The Dwarf (Gavin Opp) listens as the White Witch (Vilde Skauge-Monsen) creates a plan to stop “the children of the prophesy' in W.L. Seaton Secondary's presentation of The Lion

The Dwarf (Gavin Opp) listens as the White Witch (Vilde Skauge-Monsen) creates a plan to stop “the children of the prophesy' in W.L. Seaton Secondary's presentation of The Lion

Seaton drama students enter magical world of Narnia

27th Street Theatre Company presents C.S. Lewis' beloved fantasy from the Chronicles of Narnia, The Lion, The Witch and The Wardrobe

As drama students at W.L. Seaton’s 27th Street Theatre Company, and anyone who has ever read C.S. Lewis’ beloved fantasy series, The Chronicles of Narnia, knows: entering a magical closet can be quite an adventure, and never accept Turkish Delight from an ice queen.

And now children and adults alike will be able to follow Lucy, Edmund, Susan and Peter through the wardrobe and into the magical world of Narnia when Seaton presents The Lion, The Witch and The Wardrobe next week.

The students have been busy since September immersed in a world where magical centaurs, unicorns, talking beavers and, of course, Mr. Tumnus, the lovable faun, frolic in an eternal winter wonderland.

“It was important for me not to costume the students in furry animal body suits. They are partially human and partially animal. We call them man-imals,” said Seaton drama teacher Lana O’Brien, who is directing the show.

A classic story of good vs. evil, the history behind Narnia has an even deeper connotation, and a lesson important for the students involved to learn, added O’Brien.

The original Lewis story had many religious and political overtones, although O’Brien says she has toned some of those down in the play, but the message still rings true.

“The lessons in this story transcend time and place,” she said. “Lewis created an amazing way for children of that generation to deal with their fears. The story is just as powerful today. We are surrounded by media images of conflicts worldwide, and this story reminds us of our humanity, and the importance of staying true to those who mean the most to us.”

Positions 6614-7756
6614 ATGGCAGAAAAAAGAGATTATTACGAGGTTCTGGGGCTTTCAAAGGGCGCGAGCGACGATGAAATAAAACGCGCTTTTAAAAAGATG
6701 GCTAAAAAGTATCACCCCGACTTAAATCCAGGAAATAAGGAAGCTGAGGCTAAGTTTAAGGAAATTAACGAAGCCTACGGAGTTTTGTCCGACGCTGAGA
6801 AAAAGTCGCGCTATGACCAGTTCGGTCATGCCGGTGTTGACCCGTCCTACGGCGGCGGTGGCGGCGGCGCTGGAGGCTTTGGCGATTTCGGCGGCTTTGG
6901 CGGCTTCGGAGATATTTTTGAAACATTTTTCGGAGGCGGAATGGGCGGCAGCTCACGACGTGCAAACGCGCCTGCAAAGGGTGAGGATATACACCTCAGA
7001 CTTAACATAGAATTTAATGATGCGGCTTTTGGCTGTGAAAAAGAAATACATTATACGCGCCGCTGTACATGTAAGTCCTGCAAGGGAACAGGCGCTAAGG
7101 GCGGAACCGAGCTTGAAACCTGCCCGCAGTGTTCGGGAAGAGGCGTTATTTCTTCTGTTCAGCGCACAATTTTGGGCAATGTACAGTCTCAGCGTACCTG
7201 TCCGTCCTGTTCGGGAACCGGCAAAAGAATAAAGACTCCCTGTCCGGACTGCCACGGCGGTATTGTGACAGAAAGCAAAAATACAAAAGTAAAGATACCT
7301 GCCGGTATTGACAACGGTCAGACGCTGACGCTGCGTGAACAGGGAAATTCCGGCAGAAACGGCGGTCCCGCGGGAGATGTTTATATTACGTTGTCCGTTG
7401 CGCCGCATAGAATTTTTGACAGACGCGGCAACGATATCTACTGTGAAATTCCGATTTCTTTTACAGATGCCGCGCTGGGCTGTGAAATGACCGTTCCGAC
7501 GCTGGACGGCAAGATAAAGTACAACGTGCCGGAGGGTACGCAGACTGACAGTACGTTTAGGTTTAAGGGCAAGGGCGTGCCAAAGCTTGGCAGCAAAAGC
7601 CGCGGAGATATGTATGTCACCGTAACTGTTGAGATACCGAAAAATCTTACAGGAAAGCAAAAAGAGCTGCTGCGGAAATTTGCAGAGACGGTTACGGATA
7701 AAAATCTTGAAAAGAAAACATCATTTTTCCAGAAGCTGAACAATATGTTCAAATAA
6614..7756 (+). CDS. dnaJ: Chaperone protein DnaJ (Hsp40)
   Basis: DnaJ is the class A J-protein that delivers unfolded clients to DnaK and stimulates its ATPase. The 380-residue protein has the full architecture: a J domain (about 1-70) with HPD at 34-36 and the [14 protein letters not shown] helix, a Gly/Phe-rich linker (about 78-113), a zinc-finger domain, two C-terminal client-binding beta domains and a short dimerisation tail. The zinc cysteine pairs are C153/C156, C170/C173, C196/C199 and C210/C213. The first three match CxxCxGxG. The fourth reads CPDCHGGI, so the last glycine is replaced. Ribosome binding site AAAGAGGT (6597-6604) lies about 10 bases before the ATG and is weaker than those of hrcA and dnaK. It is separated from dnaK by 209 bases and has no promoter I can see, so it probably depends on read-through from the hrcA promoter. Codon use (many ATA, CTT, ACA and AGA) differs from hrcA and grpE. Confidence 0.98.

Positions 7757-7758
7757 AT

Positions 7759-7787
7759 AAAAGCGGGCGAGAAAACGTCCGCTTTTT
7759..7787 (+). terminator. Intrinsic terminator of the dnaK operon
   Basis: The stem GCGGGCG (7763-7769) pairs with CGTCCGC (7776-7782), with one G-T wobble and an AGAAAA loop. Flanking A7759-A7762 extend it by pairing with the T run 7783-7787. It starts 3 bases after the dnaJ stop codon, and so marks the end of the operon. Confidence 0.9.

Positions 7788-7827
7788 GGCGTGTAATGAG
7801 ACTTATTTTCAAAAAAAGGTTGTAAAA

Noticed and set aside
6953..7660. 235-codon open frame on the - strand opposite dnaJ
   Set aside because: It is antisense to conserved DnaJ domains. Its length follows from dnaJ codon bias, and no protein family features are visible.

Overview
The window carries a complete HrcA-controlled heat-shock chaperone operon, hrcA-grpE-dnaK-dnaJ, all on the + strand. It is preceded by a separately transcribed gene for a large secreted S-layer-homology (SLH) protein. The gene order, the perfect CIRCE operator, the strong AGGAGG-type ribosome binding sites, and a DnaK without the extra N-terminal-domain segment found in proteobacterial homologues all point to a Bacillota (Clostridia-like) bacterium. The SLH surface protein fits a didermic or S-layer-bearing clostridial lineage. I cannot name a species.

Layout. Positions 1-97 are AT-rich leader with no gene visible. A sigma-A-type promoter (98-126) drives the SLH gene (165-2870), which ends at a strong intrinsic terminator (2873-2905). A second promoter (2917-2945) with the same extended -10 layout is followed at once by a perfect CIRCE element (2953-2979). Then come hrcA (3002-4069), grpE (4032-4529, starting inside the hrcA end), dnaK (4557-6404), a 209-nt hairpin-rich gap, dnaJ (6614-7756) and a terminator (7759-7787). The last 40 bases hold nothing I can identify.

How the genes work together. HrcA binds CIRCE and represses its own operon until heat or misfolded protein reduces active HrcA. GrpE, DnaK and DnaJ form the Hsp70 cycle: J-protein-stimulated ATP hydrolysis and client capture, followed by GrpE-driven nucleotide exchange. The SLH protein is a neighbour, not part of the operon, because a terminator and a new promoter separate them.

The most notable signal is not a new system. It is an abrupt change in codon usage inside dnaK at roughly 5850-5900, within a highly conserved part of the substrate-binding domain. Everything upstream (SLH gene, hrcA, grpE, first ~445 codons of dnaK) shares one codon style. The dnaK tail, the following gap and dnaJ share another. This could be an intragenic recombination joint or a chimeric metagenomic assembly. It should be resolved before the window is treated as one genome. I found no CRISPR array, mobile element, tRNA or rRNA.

The story follows British-born siblings, Lucy (played by Grade 12 student Silken Smart), Edmund (Noah Ange, Grade 9), Susan (Hailey Louis, Grade 12) and Peter (Fraser Hamilton, Grade 12), who have been evacuated from the air raids in London during the Second World War and find themselves living in a rambling mansion with an old professor in the English countryside.

During one of their explorations, the youngest child, Lucy, finds an enormous wardrobe, which is the portal to the magical kingdom of Narnia.

The adventure begins when she encounters Mr. Tumnus (Gabriel Pratico, Grade 12), and shortly after, Edmund follows and, unfortunately for him, is met at first by the evil White Witch (Vilde Skauge-Monsen) who is determined to stop the prophesy of the four children who will bring down her evil reign.

“None of the students knew going in about the thousands of children who were evacuated out of the cities during the war. Many were never re-united with their families. The threat of evil was very real,” said O’Brien. “The King of Narnia, Aslan (the lion in the title, played by Alex Corzo-Johnstone), also reminds us that we have all made mistakes in our lives, but those mistakes do not mean that we are not worth rescuing.”

The story is also an international one, and so it is apt that Norwegian student Skauge-Monsen, who came to Canada specifically to study theatre, plays the White Witch.

“The international program offered her two schools, one in Ontario, and our own Seaton Secondary,” said O’Brien. “It was quite an honour for us to learn that we had that kind of reputation. It makes the hours of work, and sacrificing time away from family and friends kind of easier to take when you hear things like that.”

The Lion, The Witch and the Wardrobe opens Tuesday and runs nightly to Saturday at 8 p.m. A matinée will also take place Dec. 10 at 2 p.m. Tickets are $10 for adults and $7 for students/seniors, and can be reserved by calling the school at 250-542-3361 (ext 2227).